the bus to esquel
The bus to Esquel stopping off at Bariloche

We finally got to Bariloche which is on the side of this huge lake. There is the lake on one side and these immense snow-covered mountains on the other side. We got stopped twice on the way by the police which was a confronting experience. They came on the bus and checked us out. The second time a police dog came on the bus and sniffed us all. They took away a couple of youngster who later came back thankfully and boarded the bus.

Finally we made it to Esquel about 8pm. I was pretty knackered by this time, and caught a taxi to the hostel which is full of people and a madhouse of activity. I have booked a shuttle bus to get me up the mountain in the morning to go skiing. I have got all my gear ready to go, I just hope that I remember how to ski.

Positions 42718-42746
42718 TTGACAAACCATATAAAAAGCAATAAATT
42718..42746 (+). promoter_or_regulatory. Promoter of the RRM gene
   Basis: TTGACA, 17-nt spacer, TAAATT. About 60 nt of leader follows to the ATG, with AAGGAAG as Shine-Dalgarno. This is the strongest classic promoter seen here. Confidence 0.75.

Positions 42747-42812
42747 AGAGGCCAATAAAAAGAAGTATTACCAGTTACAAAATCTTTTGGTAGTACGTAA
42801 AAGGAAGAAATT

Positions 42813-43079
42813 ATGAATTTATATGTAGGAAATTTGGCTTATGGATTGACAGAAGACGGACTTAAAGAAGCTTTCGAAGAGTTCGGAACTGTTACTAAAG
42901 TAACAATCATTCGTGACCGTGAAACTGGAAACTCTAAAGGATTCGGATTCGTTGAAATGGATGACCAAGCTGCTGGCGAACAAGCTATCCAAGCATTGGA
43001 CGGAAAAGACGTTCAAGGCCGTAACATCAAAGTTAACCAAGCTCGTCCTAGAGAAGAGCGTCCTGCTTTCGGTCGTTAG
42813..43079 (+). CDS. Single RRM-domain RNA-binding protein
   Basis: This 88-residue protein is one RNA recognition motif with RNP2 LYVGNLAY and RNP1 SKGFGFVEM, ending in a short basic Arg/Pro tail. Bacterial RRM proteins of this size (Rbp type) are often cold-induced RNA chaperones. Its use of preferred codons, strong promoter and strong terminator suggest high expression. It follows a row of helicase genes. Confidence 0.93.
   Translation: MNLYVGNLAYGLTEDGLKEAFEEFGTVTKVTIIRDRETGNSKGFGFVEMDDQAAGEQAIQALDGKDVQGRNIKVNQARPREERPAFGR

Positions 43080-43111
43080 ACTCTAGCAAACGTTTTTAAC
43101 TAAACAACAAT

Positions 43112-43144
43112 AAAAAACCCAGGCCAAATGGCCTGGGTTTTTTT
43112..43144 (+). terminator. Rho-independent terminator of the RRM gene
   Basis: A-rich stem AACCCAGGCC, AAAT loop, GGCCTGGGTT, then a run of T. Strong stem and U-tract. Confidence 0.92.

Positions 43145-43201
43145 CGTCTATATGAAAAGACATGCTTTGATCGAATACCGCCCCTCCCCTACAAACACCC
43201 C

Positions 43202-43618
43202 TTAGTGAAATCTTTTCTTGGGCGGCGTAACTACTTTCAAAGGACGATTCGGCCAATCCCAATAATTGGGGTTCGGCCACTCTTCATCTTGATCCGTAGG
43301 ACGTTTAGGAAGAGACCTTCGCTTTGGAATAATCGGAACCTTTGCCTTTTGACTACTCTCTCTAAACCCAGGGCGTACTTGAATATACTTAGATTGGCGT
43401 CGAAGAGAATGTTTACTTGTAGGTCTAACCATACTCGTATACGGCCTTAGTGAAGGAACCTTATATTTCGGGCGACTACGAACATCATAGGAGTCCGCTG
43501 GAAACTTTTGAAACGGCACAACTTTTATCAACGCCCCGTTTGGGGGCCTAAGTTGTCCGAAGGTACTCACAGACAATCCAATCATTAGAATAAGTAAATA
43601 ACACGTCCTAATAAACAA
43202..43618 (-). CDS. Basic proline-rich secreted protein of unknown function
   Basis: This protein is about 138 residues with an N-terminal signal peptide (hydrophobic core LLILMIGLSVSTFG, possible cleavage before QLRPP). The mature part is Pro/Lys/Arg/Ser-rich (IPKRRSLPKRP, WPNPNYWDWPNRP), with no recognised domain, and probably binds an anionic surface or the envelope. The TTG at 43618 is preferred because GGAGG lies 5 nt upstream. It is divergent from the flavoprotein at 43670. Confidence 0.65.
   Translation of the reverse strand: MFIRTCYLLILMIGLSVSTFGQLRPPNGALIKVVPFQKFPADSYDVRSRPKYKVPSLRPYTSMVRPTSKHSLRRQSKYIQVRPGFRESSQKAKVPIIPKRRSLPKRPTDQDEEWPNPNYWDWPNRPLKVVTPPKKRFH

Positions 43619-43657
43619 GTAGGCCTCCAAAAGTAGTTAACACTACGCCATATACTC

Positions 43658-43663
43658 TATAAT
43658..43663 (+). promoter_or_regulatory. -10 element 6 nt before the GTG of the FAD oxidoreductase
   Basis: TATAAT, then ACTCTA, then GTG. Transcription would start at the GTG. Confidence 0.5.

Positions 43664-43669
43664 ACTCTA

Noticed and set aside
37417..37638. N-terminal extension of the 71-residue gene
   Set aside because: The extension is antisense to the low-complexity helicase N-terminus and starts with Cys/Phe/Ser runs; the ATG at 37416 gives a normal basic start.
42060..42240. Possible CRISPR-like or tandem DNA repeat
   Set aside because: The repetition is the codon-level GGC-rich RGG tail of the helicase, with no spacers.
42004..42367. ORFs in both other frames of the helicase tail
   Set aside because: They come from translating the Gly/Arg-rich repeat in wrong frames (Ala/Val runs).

July 22, 2010

Bubalco Zoo, Rio Negro

Filed under: South America — Tags: , — admin @ 10:34 pm

A Day At the Zoo

Today I was invited by the very sweet owner of the hostel, Portal de Suenos, here in Neuquen, Patagonia, Argentina, to go to see the birds at the Bubalco Zoo. We set off after ten o’clock and drove through the Rio Negro flood plain which is full of fruit crops. The soil here is very fertile and the whole area is planted out wherever there is space. I am guessing that the melting snows from the Andes create some massive water flows and the silt from the floods would cover the whole are with some very sweet soil.

On the way I saw quite a few Chimango Caracaras. They are very common out here. It is found all over central South America. They have a piercing call and the sky is full with their cries.

Chimango Caracara
Chimango Caracara

Here is one obligingly sitting on a pole right in front of me.

Chimango Caracara
Chimango Caracara

This one is called a Tero by the locals and is closely related to the Australian Masked Lapwing. It is a Southern Lapwing, Vanellus chilensis. It is a common resident throughout South America. There are some sub-species which I have not learnt about yet.